They often take a walk around the area before watching the group of young artists.
“I wanted my granddaughter to learn about traditional music,” said Huong, adding that there were few places that offer free music aimed at children and youth.
In the first days, Huong bought an ice cream for his granddaughter to convince her to attend the music performances instead of playing online games on her iPad, which goes with her anywhere outside.
“She now knows the name of several traditional instruments and folk songs and dances. She even told me she wanted to become a zitherist after school,” said Huong.
Huong and his granddaughter are only two of several hundred visitors, including foreigners, who enjoy the free music performances on the pedestrian street on Saturday night.
The shows are part of a cultural programme, Khong Gian Van Hoa-Nghe Thuat and The Thao (Space for Culture, Arts and Sports), launched by the city’s Youth Union.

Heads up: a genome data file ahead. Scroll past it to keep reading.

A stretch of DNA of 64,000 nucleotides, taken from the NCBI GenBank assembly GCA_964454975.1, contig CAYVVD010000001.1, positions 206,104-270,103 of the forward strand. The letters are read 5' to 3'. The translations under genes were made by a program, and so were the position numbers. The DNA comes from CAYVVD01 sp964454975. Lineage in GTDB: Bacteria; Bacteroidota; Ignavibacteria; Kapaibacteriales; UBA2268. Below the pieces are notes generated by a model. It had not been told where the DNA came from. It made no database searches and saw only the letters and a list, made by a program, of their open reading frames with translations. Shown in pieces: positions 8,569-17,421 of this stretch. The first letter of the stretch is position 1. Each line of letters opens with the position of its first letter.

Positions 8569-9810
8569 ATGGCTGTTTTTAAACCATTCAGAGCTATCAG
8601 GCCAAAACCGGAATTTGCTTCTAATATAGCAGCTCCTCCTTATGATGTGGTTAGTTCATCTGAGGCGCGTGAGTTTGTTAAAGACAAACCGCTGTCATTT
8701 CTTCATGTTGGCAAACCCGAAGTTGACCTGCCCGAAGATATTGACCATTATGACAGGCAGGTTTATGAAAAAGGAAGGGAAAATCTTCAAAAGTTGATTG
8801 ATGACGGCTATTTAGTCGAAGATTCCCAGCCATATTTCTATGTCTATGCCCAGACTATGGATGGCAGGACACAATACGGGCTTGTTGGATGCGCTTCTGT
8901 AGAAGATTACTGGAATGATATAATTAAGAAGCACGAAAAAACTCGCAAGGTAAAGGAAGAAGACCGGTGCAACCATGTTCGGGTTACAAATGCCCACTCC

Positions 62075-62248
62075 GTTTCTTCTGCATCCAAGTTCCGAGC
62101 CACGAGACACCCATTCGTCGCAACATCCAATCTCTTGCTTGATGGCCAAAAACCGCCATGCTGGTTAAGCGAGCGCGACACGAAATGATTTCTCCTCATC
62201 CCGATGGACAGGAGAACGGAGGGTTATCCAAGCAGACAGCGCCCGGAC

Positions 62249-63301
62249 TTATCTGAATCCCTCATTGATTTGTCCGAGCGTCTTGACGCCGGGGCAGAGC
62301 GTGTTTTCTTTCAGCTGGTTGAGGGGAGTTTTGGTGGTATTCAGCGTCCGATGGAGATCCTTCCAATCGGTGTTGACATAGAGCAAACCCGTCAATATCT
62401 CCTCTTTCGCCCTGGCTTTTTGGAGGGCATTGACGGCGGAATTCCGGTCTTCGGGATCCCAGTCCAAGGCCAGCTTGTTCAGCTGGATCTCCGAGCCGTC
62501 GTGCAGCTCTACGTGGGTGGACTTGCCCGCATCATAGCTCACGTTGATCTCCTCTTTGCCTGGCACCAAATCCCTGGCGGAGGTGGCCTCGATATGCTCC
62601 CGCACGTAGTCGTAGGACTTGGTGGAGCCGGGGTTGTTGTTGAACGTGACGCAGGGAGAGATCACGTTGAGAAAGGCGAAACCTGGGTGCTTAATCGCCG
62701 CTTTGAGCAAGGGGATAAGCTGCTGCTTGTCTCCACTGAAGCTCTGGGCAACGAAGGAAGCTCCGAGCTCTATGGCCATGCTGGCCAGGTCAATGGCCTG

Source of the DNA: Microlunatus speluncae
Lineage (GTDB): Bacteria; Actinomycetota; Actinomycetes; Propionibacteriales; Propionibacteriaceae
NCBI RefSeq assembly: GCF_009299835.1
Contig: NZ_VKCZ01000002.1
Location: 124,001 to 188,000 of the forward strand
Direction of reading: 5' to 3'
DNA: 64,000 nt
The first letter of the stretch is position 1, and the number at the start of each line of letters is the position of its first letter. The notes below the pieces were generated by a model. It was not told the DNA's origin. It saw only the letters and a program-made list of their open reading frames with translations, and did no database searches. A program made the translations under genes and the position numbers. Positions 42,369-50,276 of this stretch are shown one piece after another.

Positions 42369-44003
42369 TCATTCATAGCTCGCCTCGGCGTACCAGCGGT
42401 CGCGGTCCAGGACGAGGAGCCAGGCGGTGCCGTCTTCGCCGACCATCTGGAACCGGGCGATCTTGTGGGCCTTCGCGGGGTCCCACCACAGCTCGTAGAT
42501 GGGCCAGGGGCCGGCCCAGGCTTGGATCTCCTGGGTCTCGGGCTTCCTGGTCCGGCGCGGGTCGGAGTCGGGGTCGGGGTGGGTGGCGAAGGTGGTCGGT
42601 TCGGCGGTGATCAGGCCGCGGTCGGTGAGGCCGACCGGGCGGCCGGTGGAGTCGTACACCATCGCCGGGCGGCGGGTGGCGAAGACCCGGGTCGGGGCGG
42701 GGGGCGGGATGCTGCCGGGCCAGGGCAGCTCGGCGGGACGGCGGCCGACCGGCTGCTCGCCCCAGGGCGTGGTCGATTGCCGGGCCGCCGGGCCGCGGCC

“Our programme aims to help visitors learn about Vietnamese music and theatre,” said Nguyen Ba Hung, a member of the group that began the programme.
“Through our free performances, we hope to bring traditional music closer to the people,” he said.
All artists in the programme work for free and they have to sometimes turn down invitations from music organisers and producers so they can perform on schedule.
“I feel no barrier between my music and the audiences,” zitherist Phuong Linh said.